Qantara Qantara

Glass

In Byzantium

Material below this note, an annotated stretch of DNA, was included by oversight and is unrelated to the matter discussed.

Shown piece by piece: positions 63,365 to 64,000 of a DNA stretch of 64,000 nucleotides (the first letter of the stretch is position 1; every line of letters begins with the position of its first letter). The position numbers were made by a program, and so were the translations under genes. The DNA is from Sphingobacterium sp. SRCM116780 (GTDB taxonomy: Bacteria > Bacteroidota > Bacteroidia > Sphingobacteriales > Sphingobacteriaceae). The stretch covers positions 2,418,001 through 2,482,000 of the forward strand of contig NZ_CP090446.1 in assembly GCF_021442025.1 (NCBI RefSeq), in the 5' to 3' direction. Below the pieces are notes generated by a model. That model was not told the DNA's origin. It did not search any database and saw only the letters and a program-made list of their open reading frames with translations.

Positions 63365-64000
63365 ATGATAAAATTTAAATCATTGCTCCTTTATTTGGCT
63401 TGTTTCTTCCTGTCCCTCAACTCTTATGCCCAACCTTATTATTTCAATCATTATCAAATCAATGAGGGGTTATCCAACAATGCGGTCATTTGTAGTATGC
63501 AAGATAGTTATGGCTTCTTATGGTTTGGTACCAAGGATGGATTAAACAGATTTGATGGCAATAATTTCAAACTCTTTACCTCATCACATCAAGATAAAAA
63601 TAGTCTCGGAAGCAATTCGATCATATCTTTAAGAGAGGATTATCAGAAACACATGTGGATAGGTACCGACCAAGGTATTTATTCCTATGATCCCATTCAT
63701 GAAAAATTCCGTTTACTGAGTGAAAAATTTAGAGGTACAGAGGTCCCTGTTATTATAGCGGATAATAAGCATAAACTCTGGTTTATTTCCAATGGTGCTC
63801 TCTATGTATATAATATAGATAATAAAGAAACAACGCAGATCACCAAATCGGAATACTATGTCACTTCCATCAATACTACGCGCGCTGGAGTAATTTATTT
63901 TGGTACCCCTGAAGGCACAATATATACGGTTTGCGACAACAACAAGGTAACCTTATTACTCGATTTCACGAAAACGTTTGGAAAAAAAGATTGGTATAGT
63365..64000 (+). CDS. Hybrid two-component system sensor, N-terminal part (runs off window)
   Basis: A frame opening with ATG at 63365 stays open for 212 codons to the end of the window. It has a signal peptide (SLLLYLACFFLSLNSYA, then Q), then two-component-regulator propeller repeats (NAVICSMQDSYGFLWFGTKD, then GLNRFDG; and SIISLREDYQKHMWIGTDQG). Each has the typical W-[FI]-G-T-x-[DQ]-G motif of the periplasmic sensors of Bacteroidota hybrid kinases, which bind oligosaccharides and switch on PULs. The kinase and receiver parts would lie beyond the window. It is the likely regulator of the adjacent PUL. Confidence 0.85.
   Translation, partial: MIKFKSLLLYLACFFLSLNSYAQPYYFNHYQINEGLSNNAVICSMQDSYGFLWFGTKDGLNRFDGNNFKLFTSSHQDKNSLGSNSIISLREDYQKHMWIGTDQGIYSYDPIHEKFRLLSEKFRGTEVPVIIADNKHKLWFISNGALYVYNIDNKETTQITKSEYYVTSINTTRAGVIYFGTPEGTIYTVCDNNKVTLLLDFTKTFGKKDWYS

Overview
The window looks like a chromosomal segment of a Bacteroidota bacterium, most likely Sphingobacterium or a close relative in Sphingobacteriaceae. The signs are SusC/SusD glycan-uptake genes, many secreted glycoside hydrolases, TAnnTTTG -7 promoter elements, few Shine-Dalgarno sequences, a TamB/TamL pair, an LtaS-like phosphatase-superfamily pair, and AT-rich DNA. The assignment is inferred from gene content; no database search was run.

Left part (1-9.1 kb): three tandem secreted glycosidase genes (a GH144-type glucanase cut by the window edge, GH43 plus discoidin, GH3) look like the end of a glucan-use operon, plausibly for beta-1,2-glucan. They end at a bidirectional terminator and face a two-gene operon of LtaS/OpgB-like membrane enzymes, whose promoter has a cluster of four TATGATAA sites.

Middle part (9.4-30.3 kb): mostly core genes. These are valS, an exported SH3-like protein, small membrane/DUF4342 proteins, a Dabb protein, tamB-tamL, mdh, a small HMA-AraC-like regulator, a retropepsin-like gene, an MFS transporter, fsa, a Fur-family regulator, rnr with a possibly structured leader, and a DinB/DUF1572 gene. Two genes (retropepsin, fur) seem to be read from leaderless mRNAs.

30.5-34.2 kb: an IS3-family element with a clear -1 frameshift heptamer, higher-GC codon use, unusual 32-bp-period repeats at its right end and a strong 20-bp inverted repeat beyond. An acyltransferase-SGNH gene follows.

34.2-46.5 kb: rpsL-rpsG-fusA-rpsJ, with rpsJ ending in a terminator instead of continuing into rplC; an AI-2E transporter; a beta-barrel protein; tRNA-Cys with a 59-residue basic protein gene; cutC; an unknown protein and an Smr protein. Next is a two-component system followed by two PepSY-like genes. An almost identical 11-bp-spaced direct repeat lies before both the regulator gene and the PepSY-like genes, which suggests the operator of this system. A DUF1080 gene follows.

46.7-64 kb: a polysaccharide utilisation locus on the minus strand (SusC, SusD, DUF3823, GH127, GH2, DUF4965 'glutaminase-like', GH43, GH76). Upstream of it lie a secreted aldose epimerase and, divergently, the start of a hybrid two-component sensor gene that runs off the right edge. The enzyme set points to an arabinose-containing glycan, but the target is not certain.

Early Byzantine glass objects were hardly different from the traditional glass productions during Late Antiquity. While our knowledge of the workshops from these epochs is scarce, it is highly probable that there were a certain number in Constantinople or that there were glasswork quarters and a glass gateway that was connected to the manufacture or commerce of glass. In 438, the Codex Theodosianus stipulated that glassmakers who shape glass should be exempt from paying taxes. While the presence of significant quantities of beakers for wine and lamps discovered among the finds of the excavation at Saint Polyeucte (Saraçhane Camii) in Constantinople supports the hypothesis that there was indeed a local production of glass during the 6th and 7th centuries, the role of the capital in the glass industry remains unclear. For these periods, the productions we know most about are from the Empire’s provinces: small blown glass flasks either cast or engraved, decorated with Jewish or Christian symbols from Syria and Palestine, and the common objects made of glass found in Sardis in Anatolia and at Čaricin Grad in Serbia. It would seem that productions of glass in the capital lasted all the way through the 9th and 10th centuries—The Posthumous Miracles of St. Photeine reports that there was a fire in a glass-making workshop situated on the road leading to Stategion in the church of Hagia Sophia.